The first thing that hits your eye when you walk through the portal at the Jewish Museum that says “Houdini” is the projection on a sizable wall of a giant fish dangling and struggling at the end of a line.

Oh no, this isn’t a fish. It’s Harry Houdini, the man who can untie knots with his toes and his teeth, swinging in a straitjacket high over an amassed crowd, either in Times Square or in front of some other big-city newspaper building, all the better leap from feat to headline.

Pretty soon, as we move along, we meet petite, good-looking Wilhelmina Beatrice (Bess) Rahner, the Roman Catholic song-and-dance girl from Coney Island whose German-American mother never forgave her daughter for marrying a Jew. Bess soon got rather famous in her own right, helping Harry do Kafka one better with the Metamorphosis act in which they somehow exchange positions, sight unseen, he’s here, she’s there, alakazam!

What I did not know until this exhibit came along was how many people have played Houdini in movies — Tony Curtis, Harvey Keitel, Guy Pearce, Norman Mailer to name a few — and that Houdini himself was a star in a half-dozen works of the silent film era (he was the first man ever to fly an airplane in Australia, and performed acts of derring-do in thrillers like “Haldane of the Secret Service” (1923).

Even more astonishing is the number of artists — writers, painters, sculptors, photographers, conceptualists — who have come along in all these years since Houdini died to memorialize his existence through what they, these artists, do.

High among them is Matthew Barney, who not only made that film in which Mailer plays Houdini but also in this layout has an entire (small) room called “Cremaster 5: The Ehrich Weiss Suite” — which you look at through its glass door. What you see is a small white plastic casket and six or seven live high-collared Kite Jacobin pigeons whose defecations on that casket symbolize, in the words of the Jewish Museum, “that nature endures while life is fleeting.”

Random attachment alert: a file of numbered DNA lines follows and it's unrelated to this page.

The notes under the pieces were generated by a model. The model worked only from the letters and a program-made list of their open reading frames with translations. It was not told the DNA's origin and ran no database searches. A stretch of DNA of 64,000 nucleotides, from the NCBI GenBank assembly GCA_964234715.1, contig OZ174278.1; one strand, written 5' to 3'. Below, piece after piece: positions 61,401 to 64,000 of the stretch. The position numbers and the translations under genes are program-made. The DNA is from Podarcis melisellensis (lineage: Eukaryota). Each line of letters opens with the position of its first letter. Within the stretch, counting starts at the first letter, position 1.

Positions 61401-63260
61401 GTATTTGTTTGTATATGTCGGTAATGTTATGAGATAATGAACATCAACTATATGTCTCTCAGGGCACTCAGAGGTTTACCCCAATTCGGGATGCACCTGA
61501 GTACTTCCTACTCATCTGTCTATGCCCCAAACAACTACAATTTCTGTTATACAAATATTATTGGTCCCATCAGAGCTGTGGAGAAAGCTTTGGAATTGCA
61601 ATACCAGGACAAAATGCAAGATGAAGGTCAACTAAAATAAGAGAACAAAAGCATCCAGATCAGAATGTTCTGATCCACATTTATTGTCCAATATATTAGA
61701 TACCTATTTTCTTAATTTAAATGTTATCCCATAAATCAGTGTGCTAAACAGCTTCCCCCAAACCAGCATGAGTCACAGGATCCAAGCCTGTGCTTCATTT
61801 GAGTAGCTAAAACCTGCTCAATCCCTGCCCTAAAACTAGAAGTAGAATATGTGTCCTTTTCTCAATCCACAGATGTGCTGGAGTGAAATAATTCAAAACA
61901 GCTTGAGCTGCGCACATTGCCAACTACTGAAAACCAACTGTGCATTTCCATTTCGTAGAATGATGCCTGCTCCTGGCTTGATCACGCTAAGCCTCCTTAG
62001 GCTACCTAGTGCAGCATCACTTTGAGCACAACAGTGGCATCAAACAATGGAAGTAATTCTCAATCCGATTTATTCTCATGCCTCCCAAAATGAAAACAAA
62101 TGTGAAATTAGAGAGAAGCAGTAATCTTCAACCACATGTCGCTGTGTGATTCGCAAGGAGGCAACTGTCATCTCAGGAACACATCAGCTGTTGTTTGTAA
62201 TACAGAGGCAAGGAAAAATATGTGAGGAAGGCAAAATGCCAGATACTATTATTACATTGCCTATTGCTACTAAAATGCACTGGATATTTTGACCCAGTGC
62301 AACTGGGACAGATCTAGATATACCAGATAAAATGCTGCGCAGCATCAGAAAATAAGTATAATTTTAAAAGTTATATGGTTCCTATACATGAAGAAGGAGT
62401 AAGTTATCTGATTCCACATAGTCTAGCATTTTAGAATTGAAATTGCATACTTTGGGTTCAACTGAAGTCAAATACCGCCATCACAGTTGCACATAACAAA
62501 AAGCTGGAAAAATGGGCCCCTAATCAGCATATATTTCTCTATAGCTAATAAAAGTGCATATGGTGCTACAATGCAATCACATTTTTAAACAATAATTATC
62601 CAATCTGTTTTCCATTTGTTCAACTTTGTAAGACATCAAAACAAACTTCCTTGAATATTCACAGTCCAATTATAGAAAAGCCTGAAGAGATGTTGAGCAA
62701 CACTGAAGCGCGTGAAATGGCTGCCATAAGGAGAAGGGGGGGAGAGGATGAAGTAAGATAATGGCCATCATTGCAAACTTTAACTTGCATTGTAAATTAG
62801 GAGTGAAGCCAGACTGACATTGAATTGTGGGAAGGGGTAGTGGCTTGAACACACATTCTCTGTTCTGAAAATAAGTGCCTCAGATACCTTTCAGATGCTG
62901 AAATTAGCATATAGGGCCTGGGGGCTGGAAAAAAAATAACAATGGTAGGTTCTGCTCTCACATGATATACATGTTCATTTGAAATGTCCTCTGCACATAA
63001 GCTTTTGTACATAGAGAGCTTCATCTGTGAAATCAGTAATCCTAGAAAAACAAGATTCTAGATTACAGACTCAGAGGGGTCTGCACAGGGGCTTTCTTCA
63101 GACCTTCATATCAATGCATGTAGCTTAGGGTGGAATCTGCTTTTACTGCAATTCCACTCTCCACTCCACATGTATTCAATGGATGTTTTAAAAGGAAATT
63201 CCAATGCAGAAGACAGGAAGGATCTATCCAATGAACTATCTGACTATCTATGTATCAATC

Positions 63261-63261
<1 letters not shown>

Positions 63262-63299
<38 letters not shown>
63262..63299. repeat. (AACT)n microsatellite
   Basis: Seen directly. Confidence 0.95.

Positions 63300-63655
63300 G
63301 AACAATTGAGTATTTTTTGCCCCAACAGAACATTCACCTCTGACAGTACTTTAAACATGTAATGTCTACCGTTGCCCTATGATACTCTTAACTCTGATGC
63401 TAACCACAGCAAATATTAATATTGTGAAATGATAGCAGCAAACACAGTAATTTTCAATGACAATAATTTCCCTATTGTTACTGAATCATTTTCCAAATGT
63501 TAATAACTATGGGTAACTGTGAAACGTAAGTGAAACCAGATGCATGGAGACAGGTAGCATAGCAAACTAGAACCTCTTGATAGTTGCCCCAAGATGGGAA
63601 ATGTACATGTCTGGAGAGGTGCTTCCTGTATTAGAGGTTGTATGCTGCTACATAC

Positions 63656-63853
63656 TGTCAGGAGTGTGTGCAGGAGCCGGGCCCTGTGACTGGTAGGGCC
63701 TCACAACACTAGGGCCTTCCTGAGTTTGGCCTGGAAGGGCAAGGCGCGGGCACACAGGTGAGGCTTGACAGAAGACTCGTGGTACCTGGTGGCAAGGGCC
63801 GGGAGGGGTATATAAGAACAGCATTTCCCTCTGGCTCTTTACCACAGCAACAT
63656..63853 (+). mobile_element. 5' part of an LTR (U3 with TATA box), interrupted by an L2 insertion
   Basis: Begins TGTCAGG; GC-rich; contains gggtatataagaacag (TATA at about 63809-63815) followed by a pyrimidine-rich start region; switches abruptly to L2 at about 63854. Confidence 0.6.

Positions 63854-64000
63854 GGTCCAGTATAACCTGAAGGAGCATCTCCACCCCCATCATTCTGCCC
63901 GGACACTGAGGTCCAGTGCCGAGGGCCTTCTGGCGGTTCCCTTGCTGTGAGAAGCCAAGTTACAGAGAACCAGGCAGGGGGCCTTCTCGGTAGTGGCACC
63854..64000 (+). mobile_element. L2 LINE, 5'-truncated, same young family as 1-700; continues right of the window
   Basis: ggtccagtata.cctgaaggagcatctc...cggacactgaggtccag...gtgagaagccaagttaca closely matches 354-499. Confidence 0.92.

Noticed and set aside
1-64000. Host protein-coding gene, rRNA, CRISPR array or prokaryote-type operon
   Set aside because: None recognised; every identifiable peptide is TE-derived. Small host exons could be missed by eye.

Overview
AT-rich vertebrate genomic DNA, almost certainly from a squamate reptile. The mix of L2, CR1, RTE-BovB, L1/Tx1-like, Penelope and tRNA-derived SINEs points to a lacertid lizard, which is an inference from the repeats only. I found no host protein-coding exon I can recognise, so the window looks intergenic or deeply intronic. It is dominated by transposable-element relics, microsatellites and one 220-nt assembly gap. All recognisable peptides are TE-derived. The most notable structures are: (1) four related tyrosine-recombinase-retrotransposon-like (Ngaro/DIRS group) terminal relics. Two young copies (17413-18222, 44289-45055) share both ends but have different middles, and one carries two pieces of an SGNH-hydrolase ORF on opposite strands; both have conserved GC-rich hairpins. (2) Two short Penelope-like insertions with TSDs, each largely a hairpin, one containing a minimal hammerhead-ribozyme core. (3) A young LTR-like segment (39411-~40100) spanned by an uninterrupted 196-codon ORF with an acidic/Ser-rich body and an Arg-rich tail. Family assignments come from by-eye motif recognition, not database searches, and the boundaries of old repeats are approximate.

But nobody has paid better tribute to Houdini than novelist E.L. Doctorow, who gets the escape artist thing and the immigrant thing and the aviator thing all brilliantly together in 1975’s best-selling “Ragtime.”

The catalogue for the Jewish Museum exhibit is actually a 260-page Yale University Press hardcover book, and in it, among much else, there is a Q&A interview of Doctorow by Rapaport.

“When I was a boy [in New Rochelle],” the Doctorow who hits the 80 mark on January 6 tells her, “he [Houdini] served as one of the models for a child’s fantasy life. We children had a lot of them. There was Tom Mix, the cowboy, or the great comic book heroes like Superman, or Joe DiMaggio, or Jack Armstrong, the All-American Boy. Some of them real, some fictitious. And in that pantheon was Harry Houdini.

“Kids in my generation…loved learning card tricks and sleight of hand, making coins disappear, trying to hypnotize one another, that sort of thing. And behind all that tomfoolery stood the figure of Houdini. Even though he was long since dead. Perhaps because he was long since dead.”

When Houdini tried and failed to raise his own beloved mother from the dead, he grew bitter and skeptical about all forms of spiritualism. Indeed, he spent much of the closing part of his own life debunking all psychics and spiritualists. You can’t flimflam a flimflammer, he’d acidly proclaim. And when Lady Doyle, the wife of his friend Arthur Conan Doyle, engaged in spiritual converse — in English — with Houdini’s late mother, the son let it be known that Cecilia Weiss had never spoken a word of English in her lifetime. This is replicated in the Jewish Museum exhibit by a fragment of film in which actor Paul Michael Glaser cries out, during a séance: “Mama, this is your son, speak Yiddish!”

What most impresses Rapaport, over and above the Great Escapes, is “the ordinary, mundane quality” of what might be called Houdini’s props — objects an immigrant would well understand — a big old traveling trunk; steel sewing needles (for swallowing, ugh!); an oversized milk can (“from farm to dairy to milkman to you”).

Ehrich Weiss of Budapest, Hungary — and Appleton, Wisconsin — died of peritonitis from a ruptured appendix on the afternoon of October 31, 1926 (Halloween eve) in Detroit, Michigan. Every magician now alive owes him more than can ever be repaid and will freely say so. But I do not think any magician now alive will freely and gladly go for a swim in Harry Houdini’s glass booth. We leave that to Deadeye Dicks.